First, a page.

I recently came across the work of Guy Tal, a photographer and artist working in the US. I was intrigued by his Artist’s Statement and saw some similarities with my own photographic practice in his motivations and approaches to his photographic work:

“In photography I strive to create images that speak to wildness – the quality of being attuned to, and inspired by, the wild. I consider my work to be expressive art, in the sense that its primary purpose is to offer visual metaphors for thoughts and feelings, rather than to document appearances.

 I work primarily in the landscape of my home, the high deserts of the Colorado Plateau. Over a period now spanning more than two decades, these places have become very meaningful to me; and my relationship with some of them has become as complex as any I have had with another human being. Rather than glimpses of the superficial beauty of the land, I wish instead for my work to speak to a deep familiarity with my subjects, revealing something of my reverence for them and the roles they play in my life. The things I photograph are not just attractive models to me; they are also temples and sanctuaries and multi-dimensional characters in my own story, as I am (surely to a lesser degree) in theirs.

 I do not consider myself a photographer who creates art, but rather an artist working in the medium of photography.”

In his Photography Journal he speaks about the landscape and his relationship with it:

“But beyond just visual appeal, the natural landscape inspires emotions in far more diverse and complex ways. Silence, natural sounds, natural scents, natural colors, and natural textures all collaborate to make experiences ranging from simple appreciation of beauty to outright transcendence. It is why, once certain barriers of cognition and skill are overcome, the experience of being in a wild landscape, away from the buzz of the human hives, often leads to elevated, even mystical sensations of being intensely alive.

Such are the things that draw me into the wild and that I hope to express, however inadequately at times, in my work. No image can substitute for a real experience, but in understanding how natural aesthetics may correlate with actuation of certain feelings, even in people who have never experienced wildness before. Such visual cues may be deliberately employed in art as visual metaphors, conveying richer aesthetic experience than merely appreciating the beauty or magnitude of a given scene or object.”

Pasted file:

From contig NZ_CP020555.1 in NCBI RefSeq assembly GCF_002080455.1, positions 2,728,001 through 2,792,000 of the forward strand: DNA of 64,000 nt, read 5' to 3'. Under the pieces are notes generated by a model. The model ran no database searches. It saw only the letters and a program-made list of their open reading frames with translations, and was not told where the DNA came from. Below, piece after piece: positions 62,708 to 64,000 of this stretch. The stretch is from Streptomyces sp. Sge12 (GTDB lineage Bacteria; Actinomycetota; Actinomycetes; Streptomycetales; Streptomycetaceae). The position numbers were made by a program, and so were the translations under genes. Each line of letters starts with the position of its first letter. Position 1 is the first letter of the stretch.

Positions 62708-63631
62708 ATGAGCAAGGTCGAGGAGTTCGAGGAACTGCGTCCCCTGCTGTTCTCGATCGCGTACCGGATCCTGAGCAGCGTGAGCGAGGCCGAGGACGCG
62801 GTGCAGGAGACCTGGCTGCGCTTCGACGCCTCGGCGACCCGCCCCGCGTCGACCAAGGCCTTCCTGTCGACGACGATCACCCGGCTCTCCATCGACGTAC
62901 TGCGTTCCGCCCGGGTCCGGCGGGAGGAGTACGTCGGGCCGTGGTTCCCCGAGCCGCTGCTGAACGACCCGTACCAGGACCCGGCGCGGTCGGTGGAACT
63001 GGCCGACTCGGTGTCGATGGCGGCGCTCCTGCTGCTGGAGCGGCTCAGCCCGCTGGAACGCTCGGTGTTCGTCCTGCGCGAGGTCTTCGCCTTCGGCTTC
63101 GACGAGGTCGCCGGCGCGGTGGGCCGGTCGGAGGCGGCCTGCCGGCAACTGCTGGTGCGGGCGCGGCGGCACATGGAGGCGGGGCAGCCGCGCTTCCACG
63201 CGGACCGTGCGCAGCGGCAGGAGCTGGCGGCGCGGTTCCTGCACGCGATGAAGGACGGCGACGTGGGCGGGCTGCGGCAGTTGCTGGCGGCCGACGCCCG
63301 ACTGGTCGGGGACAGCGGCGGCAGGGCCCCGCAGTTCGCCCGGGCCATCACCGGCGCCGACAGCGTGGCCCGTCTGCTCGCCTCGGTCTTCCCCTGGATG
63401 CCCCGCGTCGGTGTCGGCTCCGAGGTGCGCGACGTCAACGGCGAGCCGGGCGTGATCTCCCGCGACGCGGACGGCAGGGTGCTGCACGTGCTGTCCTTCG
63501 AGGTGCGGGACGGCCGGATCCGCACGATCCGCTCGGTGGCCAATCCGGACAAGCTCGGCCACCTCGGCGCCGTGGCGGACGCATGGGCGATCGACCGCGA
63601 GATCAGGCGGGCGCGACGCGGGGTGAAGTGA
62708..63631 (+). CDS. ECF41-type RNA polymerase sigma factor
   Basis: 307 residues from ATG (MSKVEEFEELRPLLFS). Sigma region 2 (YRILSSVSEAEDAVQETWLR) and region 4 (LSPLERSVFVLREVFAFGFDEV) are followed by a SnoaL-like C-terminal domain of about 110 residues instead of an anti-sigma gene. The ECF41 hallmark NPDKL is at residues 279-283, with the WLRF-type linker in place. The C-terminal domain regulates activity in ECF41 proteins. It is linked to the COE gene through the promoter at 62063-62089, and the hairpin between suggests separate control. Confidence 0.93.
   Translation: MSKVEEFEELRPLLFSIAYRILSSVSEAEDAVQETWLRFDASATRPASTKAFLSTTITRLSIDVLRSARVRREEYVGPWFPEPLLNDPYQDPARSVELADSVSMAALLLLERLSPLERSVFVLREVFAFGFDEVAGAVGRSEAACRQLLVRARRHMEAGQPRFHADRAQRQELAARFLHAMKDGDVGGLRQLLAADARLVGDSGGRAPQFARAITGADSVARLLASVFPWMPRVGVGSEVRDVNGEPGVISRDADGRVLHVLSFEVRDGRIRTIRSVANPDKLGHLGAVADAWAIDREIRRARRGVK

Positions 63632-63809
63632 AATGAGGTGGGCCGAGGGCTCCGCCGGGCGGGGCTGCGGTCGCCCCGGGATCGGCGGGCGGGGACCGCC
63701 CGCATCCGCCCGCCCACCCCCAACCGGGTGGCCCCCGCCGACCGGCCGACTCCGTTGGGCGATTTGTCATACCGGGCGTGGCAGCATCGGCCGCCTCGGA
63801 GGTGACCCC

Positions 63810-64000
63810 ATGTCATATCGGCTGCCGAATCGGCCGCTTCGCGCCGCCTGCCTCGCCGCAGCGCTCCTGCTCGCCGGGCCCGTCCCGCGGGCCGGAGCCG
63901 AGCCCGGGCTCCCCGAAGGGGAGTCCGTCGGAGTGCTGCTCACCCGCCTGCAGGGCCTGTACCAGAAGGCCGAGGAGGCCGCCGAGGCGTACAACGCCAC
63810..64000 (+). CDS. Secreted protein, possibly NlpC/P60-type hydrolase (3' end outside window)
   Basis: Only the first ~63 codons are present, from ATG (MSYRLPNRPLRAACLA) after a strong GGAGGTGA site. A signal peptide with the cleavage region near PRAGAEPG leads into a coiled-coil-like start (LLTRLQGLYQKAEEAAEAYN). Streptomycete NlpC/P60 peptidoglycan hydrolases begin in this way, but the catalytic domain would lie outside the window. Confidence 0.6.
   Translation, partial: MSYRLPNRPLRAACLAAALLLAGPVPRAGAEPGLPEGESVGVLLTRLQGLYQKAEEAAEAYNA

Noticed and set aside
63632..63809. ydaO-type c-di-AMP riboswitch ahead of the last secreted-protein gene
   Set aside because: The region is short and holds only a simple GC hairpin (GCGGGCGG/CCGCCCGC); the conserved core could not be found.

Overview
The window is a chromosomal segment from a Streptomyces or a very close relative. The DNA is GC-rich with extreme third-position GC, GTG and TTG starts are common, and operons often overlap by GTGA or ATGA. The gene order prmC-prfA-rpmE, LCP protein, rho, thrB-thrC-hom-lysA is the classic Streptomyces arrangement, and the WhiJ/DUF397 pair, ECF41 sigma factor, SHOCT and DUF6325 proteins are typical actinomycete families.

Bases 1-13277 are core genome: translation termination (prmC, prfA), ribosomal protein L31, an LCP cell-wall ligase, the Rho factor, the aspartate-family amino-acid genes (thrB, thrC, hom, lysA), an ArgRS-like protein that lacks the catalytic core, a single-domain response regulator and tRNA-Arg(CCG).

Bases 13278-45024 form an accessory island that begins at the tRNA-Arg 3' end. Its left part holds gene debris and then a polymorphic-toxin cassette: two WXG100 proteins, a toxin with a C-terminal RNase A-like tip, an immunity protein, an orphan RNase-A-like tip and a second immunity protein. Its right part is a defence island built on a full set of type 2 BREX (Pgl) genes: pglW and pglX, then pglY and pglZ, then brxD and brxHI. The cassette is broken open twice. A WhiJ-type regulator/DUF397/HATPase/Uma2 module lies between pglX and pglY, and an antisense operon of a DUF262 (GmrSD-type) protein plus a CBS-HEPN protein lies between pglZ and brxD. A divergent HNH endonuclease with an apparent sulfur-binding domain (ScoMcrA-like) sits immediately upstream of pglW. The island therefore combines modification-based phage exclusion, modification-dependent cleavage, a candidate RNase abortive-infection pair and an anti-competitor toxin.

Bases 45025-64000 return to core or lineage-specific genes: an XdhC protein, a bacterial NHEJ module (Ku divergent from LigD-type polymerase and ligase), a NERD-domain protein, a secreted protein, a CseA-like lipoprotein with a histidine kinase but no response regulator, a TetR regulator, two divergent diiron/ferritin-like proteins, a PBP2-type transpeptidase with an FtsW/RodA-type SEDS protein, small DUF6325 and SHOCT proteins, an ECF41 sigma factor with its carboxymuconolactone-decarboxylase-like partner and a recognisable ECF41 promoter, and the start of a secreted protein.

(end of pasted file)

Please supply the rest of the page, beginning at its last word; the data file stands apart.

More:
In terms of his photographic work I have gained inspiration from both his colour and black and white images. I looked in particular at his images of trees as inspiration for a potential focus for my Work in Progress Portfolio for Informing Contexts:

Arboreal Sketches – Guy Tal

Arboreal Sketches – Guy Tal

Arboreal Sketches – Guy Tal

I find inspiration in Tal’s ability to focus down on the finest detail whilst still maintaining a sense of his subject.  The sketch-like qualities of his monochrome images are also something I would like to experiment with.  As for his colour images I like the way he isolates interesting patterns and combinations of colour and reflections in water.

Vegetative States – Guy Tal

Vegetative States – Guy Tal

Vegetative States – Guy Tal

I also found his monochrome desert-scape images interesting as I have been struggling to capture some of the scenes from my window in the Isle of Skye albeit seascapes rather than a desert:

Desert Sky Symphony – Guy Tal

Desert Sky Symphony – Guy Tal

Desert Sky Symphony – Guy Tal

I will add some of Tal’s images to my Photographer’s Sketchbook to provide inspiration when I return to The Road to Elgol  to begin my next Work in Progress Portfolio.

References

 TAL, Guy. 2018. Guy Tal Photography Journal – on photography art, wildness and wilderness.

https://guytal.com/wordpress/2018/02/17/the-healing-landscape/

Alison Price

Alison Price

My name is Alison Price and for the past ten years I have travelled the world photographing wildlife, including Alaska, Antarctica, Borneo, Botswana, the Canadian Arctic, Kenya, Rwanda, South Africa, Zambia and Zimbabwe.
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